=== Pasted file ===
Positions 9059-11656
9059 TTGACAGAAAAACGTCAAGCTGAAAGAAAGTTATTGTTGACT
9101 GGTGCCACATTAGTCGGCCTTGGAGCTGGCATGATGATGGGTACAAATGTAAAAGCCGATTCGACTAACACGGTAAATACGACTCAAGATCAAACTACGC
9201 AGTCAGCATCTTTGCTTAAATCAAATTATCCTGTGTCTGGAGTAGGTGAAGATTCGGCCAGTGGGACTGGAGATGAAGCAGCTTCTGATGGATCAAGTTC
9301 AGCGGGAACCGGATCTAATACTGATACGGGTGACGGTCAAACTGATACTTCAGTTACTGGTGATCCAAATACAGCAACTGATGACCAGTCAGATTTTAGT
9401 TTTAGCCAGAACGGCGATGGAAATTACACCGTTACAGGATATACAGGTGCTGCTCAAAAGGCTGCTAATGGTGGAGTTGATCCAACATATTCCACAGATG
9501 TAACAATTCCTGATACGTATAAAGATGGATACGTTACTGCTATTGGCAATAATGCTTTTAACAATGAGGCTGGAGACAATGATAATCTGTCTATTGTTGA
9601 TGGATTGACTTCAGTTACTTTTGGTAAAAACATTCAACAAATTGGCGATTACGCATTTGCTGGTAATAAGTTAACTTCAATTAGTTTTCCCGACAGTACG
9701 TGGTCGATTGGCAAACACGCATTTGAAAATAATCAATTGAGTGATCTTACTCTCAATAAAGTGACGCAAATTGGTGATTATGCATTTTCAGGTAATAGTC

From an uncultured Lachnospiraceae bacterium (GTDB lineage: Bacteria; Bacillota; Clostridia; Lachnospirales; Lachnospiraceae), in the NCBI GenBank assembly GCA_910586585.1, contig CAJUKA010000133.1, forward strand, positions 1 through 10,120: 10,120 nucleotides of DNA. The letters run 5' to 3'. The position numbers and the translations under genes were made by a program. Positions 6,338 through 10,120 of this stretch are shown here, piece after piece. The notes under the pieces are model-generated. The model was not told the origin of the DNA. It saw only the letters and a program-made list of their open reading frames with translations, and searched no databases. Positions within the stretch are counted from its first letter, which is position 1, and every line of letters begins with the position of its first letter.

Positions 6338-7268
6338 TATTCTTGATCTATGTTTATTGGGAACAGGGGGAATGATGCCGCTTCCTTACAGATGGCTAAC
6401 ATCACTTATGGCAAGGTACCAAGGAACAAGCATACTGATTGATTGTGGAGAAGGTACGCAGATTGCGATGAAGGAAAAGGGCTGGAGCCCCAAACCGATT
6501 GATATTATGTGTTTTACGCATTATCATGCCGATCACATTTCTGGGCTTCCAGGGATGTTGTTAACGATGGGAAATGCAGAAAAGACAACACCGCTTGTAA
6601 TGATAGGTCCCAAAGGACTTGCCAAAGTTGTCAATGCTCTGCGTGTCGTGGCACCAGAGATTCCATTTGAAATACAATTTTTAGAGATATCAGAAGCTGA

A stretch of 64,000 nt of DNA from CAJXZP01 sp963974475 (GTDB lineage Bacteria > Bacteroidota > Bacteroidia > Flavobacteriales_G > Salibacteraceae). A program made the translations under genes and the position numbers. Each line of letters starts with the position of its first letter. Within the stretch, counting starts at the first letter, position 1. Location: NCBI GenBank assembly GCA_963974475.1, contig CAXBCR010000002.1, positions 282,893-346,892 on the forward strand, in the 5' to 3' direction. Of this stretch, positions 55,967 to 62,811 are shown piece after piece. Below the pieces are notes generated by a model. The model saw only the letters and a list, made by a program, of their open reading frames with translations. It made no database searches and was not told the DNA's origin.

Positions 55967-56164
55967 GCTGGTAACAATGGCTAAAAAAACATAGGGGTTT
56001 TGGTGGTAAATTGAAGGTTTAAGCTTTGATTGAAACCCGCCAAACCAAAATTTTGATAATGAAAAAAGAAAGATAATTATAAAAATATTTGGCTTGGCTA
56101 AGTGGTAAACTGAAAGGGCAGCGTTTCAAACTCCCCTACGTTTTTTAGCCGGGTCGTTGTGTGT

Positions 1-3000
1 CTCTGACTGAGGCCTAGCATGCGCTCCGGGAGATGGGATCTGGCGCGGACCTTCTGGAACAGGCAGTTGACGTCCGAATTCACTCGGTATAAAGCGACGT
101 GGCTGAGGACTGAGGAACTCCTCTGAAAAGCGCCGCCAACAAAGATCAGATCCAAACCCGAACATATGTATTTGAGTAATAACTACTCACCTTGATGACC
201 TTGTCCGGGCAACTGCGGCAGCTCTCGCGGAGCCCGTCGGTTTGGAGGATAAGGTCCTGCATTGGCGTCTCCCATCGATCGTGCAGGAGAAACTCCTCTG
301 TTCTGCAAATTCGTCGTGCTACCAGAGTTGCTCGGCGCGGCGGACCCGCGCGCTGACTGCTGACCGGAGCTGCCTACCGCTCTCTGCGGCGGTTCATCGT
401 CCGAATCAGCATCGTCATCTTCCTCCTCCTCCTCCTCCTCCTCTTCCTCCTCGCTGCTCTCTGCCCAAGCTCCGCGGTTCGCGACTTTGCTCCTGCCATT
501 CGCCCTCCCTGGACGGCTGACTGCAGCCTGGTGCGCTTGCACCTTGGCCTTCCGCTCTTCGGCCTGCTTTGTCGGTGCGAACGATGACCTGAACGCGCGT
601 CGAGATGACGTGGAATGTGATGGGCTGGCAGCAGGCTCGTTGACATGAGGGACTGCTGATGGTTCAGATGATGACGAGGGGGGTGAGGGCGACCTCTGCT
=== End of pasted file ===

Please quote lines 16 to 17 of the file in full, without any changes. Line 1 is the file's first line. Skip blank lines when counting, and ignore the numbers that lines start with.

A stretch of 64,000 nt of DNA from CAJXZP01 sp963974475 (GTDB lineage Bacteria > Bacteroidota > Bacteroidia > Flavobacteriales_G > Salibacteraceae). A program made the translations under genes and the position numbers. Each line of letters starts with the position of its first letter. Within the stretch, counting starts at the first letter, position 1. Location: NCBI GenBank assembly GCA_963974475.1, contig CAXBCR010000002.1, positions 282,893-346,892 on the forward strand, in the 5' to 3' direction. Of this stretch, positions 55,967 to 62,811 are shown piece after piece. Below the pieces are notes generated by a model. The model saw only the letters and a list, made by a program, of their open reading frames with translations. It made no database searches and was not told the DNA's origin.

Positions 55967-56164